Then, in an instant, it hit. The crash threw me off the bed, but my screams and Steven’s frantic yells were intensely audible through the sudden silence. We groped for a light switch, but the power was gone. Like drunken madmen, we ran for the kids. No sound came from upstairs. In pitch-black darkness we stumbled up the stairs.

And there they were.

As we passed the doorway, the light appeared. The full moon acted like a spotlight on our precious daughter. Peaceful. Asleep. On her stomach with her legs tucked under her and her thumb in her mouth. Next to her in her crib, our beautiful boy cuddled up on his side, arm over his sister, his face peaceful and serene.

And just in case we didn’t understand the blessing, the only light came from angelic moonbeams circling our sleeping—living—children’s faces.

We fell into each other’s arms and sobbed.

Seconds later, we heard a knock on our door. Neighbors with flashlights had arrived to check on us. With them, we grabbed our sleeping babies and ventured out.

A 150-foot cedar had once stood beside the deck off our bedroom. The deck was gone. So was the cedar. It had ripped out of the ground in the wind, taking the deck with it. A gaping crater replaced the deck and the tree’s roots stood twelve feet in the air. The tree had smashed fences, buckled the road and taken out all the power in town. “I saw it!” proclaimed one man. “I stepped outside ’cause I heard a noise. I’d run back in to call you—the tree was wobbling like a spinning top. But it fell before I could call.”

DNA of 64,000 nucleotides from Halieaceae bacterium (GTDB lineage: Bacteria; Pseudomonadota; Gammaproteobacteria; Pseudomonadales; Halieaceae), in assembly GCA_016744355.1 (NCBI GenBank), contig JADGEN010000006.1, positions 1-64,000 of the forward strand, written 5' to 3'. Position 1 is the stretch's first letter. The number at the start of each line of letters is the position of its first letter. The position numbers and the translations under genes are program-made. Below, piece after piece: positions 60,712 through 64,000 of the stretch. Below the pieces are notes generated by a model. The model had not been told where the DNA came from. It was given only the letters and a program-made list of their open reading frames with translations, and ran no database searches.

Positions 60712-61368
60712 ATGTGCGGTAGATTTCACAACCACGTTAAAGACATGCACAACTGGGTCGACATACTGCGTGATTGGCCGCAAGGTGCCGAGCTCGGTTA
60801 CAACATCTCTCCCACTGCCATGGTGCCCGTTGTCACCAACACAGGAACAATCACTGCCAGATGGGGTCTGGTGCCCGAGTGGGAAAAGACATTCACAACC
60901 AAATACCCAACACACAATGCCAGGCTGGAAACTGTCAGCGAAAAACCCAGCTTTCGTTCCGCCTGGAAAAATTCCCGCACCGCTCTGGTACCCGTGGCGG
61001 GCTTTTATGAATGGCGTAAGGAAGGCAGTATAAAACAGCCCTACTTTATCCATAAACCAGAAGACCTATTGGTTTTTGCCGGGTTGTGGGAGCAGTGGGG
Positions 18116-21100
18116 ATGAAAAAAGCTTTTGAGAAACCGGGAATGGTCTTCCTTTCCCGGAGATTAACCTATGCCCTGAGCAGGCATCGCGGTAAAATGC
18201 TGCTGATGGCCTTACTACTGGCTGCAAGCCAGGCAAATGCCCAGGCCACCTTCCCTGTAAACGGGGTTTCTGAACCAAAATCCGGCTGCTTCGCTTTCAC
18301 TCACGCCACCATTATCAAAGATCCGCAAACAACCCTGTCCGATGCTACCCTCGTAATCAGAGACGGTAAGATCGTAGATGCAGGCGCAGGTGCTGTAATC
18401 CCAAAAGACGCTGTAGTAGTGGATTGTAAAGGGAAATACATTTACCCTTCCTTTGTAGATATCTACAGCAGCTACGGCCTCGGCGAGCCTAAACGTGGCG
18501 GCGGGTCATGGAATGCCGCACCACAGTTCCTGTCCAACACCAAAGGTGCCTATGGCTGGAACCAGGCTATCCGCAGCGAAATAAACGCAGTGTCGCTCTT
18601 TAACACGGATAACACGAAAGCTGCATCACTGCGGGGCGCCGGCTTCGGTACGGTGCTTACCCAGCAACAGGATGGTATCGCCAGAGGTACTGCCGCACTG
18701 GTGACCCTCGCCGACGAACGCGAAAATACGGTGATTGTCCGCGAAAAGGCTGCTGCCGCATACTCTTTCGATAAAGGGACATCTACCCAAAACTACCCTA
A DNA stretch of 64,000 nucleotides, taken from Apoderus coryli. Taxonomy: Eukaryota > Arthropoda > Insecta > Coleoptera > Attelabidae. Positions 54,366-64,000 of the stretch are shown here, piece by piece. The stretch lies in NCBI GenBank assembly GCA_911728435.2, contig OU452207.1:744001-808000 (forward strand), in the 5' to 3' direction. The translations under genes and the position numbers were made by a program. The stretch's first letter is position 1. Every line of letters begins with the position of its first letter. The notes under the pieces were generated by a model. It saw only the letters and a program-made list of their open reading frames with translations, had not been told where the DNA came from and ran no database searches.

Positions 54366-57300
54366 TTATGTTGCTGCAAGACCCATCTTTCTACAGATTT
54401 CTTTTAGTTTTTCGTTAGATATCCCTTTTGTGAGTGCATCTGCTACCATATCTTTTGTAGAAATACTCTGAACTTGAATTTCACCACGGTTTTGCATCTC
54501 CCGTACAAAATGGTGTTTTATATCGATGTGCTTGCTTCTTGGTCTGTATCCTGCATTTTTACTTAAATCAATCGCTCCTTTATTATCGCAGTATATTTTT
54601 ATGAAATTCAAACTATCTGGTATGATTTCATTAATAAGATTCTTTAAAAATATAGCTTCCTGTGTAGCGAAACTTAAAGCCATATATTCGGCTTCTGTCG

In unison, each neighbor shined his flashlight down the length of the tree and across the path of destruction as the howling wind whipped our hair and tugged at our nightclothes. It reached from our yard, through our next-door neighbor’s yard and into the yard of a neighbor two doors down and across the street with its full, wispy branches beating against the steps of the preschool in the wind. Chain-link fences were crumpled like aluminum foil. Split rails were kindling. The tree had imbedded into the asphalt a good eight inches.

But, no one was hurt.

In fact, the tree crashed at the only angle it could land and not kill someone—a lot of someones. It had fallen in the only direction that would not hurt someone. We were spared and neighbors in three adjacent houses were spared.

A shiver ran up my spine as the enormity of our “near miss” hit me. Mary was asleep on my shoulder, her sweet baby breath warm against my neck. Steven’s eyes locked mine by the reflection of the flashlights and, knowingly, I watched as he pulled Matt tighter against his chest as the relentless wind suddenly calmed. As it did, treetops settled into their statuesque positions and the full moon beamed down between the branches and onto our small band like those theatrical spotlights that descend with the word of God.

“My, my, my,” whistled our neighbor. “Can you believe that nobody was killed? That’s got to be a freak of nature.”

“Or a miracle,” offered Steven as we all stood assessing the damage.

That night taught me about God’s miracles, about faith, and about listening, for yes, there may be devil winds out there—but there are also moonbeams.

~Susan Traugh